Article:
Washington State's New Resource for Fighting Cyber Crime

New law enforcement and private industry partnership seeks to share info on fighting cyber crime


Monroe, WA -- The first Washington State Chapter of the High Technology Crime Investigation Association (HTCIA) has been established, with founding members representing Microsoft, Safeco, and various law enforcement agencies.

The HTCIA is a partnership between law enforcement and private industry, and serves as a venue for members to share their collective experiences as well as techniques for fighting and investigating computer related crimes. Members will be developing and maintaining training programs related to computer crime, computer security, and cyber-related terrorist activities. The partnership will allow for the sharing of resources and expertise to enhance efforts throughout the state in combating cyber crime.

"The growth of technology has also brought forth new opportunities for those individuals who want to use it as a vehicle for committing crimes. Members of law enforcement and those from the private sector need to work together to combat these crimes, and the HTCIA will be the venue," chapter President Steve Hailey said. "Establishing a HTCIA Chapter marks another milestone on our journey to fight cyber crime in Washington. The HTCIA will be a driving force to further educate those with the responsibility of combating cyber crime, and will be involved in educating our citizens to help prevent them from becoming victims."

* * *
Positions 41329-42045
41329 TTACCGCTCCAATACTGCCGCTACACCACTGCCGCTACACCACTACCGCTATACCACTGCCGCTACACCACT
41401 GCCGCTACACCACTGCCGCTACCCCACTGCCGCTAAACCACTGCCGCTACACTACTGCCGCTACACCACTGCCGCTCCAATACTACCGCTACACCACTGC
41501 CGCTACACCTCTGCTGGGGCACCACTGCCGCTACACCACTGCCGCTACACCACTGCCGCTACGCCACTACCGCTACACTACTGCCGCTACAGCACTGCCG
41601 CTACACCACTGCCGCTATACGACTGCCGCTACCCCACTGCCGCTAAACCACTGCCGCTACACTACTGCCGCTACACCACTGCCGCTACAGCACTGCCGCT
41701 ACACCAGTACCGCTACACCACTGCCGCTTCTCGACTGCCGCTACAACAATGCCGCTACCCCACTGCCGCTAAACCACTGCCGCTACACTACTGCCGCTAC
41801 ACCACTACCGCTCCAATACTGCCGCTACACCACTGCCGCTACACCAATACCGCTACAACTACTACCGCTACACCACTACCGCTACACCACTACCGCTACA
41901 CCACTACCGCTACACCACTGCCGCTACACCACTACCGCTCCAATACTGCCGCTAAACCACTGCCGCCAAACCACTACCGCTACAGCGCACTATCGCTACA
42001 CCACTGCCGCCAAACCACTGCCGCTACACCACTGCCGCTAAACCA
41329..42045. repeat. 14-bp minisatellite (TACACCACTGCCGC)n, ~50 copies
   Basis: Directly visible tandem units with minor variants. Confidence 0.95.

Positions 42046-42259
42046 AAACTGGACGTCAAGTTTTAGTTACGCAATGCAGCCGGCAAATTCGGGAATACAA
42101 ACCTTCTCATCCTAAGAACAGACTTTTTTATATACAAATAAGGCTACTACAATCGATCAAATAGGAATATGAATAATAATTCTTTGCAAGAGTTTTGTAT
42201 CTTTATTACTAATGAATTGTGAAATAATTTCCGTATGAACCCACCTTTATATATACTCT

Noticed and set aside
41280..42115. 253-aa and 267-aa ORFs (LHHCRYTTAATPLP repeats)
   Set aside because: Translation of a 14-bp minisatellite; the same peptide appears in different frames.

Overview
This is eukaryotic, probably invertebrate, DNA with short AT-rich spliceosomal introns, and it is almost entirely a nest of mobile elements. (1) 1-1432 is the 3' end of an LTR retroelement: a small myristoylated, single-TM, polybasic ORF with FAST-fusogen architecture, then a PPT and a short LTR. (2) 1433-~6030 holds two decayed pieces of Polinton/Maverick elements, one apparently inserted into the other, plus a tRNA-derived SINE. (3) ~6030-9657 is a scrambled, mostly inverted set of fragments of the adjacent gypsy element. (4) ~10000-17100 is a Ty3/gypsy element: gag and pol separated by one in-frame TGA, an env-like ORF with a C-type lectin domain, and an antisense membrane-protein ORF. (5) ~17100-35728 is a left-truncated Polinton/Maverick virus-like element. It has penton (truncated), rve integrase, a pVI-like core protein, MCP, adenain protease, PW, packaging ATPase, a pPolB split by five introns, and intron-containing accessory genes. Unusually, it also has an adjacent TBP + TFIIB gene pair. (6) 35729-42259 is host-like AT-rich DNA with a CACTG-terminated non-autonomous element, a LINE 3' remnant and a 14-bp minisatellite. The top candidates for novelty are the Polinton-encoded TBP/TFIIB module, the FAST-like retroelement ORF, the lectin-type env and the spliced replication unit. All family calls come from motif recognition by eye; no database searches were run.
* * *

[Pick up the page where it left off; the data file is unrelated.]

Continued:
The chapter will be providing regular training sessions to members on topics such as investigating network intrusions, surveilling network and Internet activity, identity theft, financial fraud and gathering evidence from cell phones and personal digital assistants. "Our membership consists of professional trainers and some of the most experienced technology experts in the state," said chapter Secretary Mike Andrew. "Those in our profession require continuous training that can cost thousands for a single class. The training available via our chapter will be one of the biggest benefits of membership."

Edmonds Community College has donated meeting space and resources for the chapter to use. The HTCIA members will be able to take advantage of the information security and digital forensics labs at the college, which are equipped with forensic workstations, various types of servers, and comprehensive suites of security tools and industry standard forensic software.

For more information on the Washington State HTCIA, visit www.wahtcia.org.